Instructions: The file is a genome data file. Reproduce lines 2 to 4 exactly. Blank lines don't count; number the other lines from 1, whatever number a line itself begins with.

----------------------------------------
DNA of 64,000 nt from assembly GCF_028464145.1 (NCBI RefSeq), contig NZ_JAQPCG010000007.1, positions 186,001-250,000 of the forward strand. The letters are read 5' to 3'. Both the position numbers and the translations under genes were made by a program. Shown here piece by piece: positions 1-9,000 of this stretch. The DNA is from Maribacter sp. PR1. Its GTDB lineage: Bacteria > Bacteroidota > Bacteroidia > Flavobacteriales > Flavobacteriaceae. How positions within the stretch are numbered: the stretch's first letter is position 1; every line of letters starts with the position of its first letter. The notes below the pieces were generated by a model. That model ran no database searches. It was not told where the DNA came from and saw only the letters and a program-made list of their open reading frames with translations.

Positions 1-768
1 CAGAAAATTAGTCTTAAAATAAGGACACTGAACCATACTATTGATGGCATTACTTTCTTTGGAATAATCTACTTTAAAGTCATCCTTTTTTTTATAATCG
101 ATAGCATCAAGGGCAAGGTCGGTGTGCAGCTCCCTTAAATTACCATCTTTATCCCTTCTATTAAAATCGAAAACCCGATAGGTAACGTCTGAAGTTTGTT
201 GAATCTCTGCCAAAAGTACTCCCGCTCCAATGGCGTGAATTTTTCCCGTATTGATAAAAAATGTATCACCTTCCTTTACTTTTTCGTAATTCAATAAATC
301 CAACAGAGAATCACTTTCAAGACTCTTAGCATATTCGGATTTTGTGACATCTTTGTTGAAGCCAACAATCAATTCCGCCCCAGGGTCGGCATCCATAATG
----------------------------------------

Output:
Positions 1-768
1 CAGAAAATTAGTCTTAAAATAAGGACACTGAACCATACTATTGATGGCATTACTTTCTTTGGAATAATCTACTTTAAAGTCATCCTTTTTTTTATAATCG
101 ATAGCATCAAGGGCAAGGTCGGTGTGCAGCTCCCTTAAATTACCATCTTTATCCCTTCTATTAAAATCGAAAACCCGATAGGTAACGTCTGAAGTTTGTT